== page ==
U.S. posts smallest budget deficit in two years as employment rebounds

·1 min read
FILE PHOTO: Signage is seen at the United States Department of the Treasury headquarters in Washington, D.C.

(Reuters) - The U.S. government posted a $21 billion budget deficit for December 2021, the smallest monthly gap in two years as individual income tax receipts surged with increased employment, the Treasury Department said on Wednesday.

The December deficit was 85% lower than the year-ago deficit of $144 billion, and was the smallest since a December 2019 deficit of $13 billion, just before the COVID-19 pandemic threw the global economy into a tailspin.

December receipts grew 41% to a monthly record of $487 billion, while outlays grew 4% to a record $508 billion.

For the first three months of the 2022 fiscal year started Oct. 1 the federal deficit fell 34% from the prior year period to $378 billion, with receipts up 31% to a record $1.052 trillion and outlays up 4% to a record $1.430 trillion.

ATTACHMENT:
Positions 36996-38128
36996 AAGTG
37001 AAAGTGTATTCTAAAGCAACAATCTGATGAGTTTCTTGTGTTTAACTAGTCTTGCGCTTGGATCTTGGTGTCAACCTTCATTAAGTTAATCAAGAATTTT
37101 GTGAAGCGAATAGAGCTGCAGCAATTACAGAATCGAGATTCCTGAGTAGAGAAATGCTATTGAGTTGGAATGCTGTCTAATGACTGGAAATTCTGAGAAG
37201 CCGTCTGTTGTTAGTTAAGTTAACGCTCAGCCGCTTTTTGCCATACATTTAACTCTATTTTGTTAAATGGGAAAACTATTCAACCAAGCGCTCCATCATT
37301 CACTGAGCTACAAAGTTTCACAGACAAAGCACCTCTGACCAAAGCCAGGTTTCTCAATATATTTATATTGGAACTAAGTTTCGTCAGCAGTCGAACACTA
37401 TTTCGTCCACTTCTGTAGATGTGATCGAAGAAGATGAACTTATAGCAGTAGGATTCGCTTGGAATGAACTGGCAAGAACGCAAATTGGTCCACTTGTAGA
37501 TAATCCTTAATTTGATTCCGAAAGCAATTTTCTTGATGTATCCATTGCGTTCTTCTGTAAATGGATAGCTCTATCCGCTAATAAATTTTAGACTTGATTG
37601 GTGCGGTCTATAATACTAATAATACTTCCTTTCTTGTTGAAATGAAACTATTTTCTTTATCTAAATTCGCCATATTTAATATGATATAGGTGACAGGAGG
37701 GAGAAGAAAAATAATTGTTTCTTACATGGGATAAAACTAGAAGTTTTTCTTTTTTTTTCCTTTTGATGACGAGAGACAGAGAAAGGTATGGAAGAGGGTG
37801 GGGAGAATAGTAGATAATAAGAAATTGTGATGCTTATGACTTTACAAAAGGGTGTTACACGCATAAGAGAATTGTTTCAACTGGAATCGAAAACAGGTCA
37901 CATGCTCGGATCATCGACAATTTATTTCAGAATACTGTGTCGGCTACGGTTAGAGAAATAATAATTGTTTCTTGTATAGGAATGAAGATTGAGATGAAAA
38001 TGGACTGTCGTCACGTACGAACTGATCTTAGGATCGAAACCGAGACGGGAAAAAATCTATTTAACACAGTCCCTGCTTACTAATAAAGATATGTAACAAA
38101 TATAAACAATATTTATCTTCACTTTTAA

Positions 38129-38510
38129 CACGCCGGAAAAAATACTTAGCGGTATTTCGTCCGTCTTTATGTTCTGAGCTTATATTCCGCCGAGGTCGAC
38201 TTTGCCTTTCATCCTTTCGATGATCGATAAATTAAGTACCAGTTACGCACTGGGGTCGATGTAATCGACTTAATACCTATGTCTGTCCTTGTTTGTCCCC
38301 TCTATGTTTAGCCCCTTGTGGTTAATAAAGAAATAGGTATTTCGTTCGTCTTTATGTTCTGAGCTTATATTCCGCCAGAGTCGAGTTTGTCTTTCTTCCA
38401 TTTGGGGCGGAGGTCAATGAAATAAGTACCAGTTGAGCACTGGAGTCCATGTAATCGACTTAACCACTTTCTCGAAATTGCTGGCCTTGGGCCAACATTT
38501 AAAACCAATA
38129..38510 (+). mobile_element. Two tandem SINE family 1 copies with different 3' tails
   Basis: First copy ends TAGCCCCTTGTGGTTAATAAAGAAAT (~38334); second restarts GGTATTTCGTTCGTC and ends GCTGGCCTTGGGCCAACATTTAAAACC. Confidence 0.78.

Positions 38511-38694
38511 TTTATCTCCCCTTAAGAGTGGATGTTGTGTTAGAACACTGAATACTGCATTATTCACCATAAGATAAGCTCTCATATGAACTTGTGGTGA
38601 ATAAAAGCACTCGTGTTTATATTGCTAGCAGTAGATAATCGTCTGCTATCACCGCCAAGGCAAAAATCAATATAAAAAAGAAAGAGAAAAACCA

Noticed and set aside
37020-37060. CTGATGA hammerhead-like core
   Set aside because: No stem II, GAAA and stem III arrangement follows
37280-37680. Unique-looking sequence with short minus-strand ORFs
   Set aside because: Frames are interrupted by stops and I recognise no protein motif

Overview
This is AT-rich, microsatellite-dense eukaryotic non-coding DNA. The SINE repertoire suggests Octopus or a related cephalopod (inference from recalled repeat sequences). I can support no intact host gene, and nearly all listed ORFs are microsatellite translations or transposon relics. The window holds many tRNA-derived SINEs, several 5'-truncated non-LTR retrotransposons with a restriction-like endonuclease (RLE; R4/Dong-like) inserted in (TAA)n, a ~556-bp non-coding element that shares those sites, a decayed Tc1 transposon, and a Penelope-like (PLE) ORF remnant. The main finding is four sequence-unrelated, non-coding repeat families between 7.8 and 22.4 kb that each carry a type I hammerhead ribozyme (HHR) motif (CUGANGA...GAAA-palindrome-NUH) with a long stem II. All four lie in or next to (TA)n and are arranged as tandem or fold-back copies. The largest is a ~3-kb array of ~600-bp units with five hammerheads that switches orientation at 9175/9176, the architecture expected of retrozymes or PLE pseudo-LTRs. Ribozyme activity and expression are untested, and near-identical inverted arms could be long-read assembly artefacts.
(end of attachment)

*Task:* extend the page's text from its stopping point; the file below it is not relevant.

December's results were driven by a 44% increase in individual withheld income and payroll taxes, while other individual tax payments rose 13% for the month.

A number of outlay categories were lower in December than a year ago, with Labor Department outlays -- principally unemployment benefits -- down 81% to $6 billion.

(Reporting By David Lawder; Editing by Andrea Ricci)

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